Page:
Leo Tolstoy loved children very much. One day he was playing with them all day and got hungry. “Sonya,” he said, “my angel, make me some soup.” She objected: “Don’t you see, Levushka, I’m copying War and Peace.” “Aaah!,” he roared, “I knew that my literary laurels were dearer to you than my self.” And the cane trembled in his spasmodic hand.

  12. it seems a bit mild to be bleeped out like that
    Well, sure, nowadays, when everything’s блядь this and на хуй that, but I figure in the 1860s people were a little more finicky.
    I didn’t know the faux-Kharms stories, so thanks!

  13. There are a few people who wouldn’t mind knowing a little more about Shakespeare.
    That’s only because we don’t know. I suspect if we did know all about his life we would find it a dreary subject.
    Besides, I subscribe to the “Marlowe wrote Shakespeare” theory so I would be much more interested to learn about Marlowe’s life after his supposed death. From what I know of his life and what I can speculate, I think that would be a life worth reading about. But I digress.

  14. Arthur Marlowe says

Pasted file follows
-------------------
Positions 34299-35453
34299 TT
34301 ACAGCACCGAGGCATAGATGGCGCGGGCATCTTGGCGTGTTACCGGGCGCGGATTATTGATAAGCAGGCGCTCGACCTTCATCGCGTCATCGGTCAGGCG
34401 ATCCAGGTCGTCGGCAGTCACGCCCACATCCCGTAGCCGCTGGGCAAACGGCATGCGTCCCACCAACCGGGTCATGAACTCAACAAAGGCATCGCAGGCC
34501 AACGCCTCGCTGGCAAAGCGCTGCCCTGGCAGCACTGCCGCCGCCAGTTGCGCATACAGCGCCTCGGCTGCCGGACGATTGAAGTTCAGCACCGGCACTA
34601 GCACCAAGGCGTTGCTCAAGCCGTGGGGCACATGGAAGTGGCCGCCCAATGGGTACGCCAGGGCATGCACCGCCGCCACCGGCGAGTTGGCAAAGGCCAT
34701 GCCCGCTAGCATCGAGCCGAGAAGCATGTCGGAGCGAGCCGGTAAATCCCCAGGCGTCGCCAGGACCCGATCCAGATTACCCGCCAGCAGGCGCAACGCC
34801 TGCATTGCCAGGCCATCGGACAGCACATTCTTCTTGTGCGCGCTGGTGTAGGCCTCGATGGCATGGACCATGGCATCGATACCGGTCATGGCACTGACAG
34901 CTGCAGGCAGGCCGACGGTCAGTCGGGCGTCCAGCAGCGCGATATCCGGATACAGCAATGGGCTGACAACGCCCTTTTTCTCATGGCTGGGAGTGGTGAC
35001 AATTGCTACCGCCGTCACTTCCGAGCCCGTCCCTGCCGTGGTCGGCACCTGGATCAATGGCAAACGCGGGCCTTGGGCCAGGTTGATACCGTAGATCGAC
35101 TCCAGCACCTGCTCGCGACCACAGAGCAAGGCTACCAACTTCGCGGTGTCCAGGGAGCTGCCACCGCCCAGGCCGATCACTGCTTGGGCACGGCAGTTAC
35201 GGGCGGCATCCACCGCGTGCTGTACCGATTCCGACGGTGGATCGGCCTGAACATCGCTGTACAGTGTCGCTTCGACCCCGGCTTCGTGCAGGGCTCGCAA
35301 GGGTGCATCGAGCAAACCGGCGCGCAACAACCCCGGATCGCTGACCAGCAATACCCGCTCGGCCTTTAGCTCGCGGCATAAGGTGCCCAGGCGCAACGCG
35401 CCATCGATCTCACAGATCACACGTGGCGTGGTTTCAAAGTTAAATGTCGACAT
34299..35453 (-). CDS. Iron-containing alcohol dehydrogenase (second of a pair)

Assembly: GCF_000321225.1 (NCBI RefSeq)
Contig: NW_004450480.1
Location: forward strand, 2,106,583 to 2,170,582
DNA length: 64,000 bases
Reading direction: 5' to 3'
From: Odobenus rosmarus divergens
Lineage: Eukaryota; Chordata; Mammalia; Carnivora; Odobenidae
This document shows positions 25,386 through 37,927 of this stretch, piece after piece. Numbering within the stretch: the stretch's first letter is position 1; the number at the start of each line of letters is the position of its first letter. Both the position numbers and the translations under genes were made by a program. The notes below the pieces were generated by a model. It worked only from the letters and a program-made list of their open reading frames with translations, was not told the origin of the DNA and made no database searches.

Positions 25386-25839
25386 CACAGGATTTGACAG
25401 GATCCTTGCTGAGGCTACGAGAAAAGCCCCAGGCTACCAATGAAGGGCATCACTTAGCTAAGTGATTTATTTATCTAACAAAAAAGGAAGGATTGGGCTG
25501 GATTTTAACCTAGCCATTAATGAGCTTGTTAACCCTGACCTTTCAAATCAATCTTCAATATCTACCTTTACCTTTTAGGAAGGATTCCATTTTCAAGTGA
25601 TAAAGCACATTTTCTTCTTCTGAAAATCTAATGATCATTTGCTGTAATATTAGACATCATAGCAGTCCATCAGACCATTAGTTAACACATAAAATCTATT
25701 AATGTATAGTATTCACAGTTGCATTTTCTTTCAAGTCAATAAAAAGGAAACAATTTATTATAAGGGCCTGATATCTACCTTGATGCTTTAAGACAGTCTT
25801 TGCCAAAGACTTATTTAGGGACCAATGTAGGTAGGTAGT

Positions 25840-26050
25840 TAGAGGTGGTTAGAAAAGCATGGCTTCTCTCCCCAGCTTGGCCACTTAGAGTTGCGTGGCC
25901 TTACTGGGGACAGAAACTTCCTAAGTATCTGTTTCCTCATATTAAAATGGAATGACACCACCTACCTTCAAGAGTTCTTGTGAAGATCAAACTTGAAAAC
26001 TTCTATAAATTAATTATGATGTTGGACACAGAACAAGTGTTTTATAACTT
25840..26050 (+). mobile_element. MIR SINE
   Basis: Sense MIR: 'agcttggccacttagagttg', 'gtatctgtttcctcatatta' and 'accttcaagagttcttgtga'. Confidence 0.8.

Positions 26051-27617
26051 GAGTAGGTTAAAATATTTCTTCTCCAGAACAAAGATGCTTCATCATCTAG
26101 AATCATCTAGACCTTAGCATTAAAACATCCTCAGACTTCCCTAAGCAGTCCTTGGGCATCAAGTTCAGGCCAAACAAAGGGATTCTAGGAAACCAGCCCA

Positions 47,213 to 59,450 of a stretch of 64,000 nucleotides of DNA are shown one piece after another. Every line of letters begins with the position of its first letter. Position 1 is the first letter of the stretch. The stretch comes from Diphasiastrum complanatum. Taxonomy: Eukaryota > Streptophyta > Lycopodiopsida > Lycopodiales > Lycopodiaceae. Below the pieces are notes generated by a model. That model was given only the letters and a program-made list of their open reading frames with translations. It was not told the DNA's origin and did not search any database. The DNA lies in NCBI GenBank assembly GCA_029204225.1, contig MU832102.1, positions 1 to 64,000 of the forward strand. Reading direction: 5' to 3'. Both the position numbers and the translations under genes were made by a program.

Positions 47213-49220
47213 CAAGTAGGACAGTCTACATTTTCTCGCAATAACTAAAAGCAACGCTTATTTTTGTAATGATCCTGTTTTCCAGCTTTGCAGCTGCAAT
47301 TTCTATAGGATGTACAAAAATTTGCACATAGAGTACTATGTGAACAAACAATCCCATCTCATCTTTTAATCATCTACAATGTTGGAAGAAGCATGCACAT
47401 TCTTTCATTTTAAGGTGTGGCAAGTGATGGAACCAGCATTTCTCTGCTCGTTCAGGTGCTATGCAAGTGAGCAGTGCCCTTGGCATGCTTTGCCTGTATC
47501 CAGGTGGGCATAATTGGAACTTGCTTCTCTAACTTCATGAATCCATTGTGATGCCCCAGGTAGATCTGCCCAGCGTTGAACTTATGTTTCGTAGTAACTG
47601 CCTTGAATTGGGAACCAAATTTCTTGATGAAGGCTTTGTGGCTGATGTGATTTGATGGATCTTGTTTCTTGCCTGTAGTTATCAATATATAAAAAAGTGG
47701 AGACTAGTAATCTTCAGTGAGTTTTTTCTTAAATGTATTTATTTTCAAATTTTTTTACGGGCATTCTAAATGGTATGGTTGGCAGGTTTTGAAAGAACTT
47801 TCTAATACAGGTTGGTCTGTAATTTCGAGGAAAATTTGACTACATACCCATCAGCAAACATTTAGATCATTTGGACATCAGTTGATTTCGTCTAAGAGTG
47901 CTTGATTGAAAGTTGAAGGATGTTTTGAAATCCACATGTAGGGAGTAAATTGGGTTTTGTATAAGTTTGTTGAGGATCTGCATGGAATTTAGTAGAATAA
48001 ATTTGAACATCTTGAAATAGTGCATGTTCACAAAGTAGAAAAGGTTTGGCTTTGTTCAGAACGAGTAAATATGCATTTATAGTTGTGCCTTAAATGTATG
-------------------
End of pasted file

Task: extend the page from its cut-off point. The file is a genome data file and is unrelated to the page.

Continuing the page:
…think that would be a life worth reading about.
    This is bonkers. Even if he had written the plays why would Marlowe’s be worth reading about, but Shakespeare’s not?
    (By the way, Marlowe sometimes writes my posts.)

  15. I like Marlowe Thomas myself.

  16. Crown, A. J.P. says

    She’s the one who’s supposed to have written all Dylan Thomas’s stuff, or so they say.

  17. Kári Tulinius says

    Personally I believe Lampedusa wrote Shakespeare. It’s the only explanation that makes sense for why Lampedusa never published anything in his lifetime… just like Shakespeare!!!

  18. @Arthur A.J.P. “Marlowe” Crown
    Just going by the logic of my crackpot theory which I don’t expect anyone else to believe…
    If it were true that Marlowe wrote them all then there would be not much more reason to write about Shakespeare than any other actor in his troupe. The only thing that would make him interesting at all would be his involvement in the duplicity.
    Mmmm…Marlowe Thomas, now That Girl would have a life worth writing about.

  19. Crown, A. J.P. says

    But, Bob Helling, since he’s started writing some of my comments, does that mean my life isn’t worth writing about? Be careful how you answer.
    Ok, who’s writing this one? Is it Arthur Crown, or is it Christopher Marlowe?

  20. Trick question. An intensive analysis of the style proves that comment was written by the Earl of Oxford.

  21. Why yes! Arthur Crown’s life is certainly worth writing about! In fact it is one of the most dazzling, fascinating lives ever to grace the planet.
    (By the way Arthur Crown sometimes writes my posts.)

  22. Crown, A. J.P. says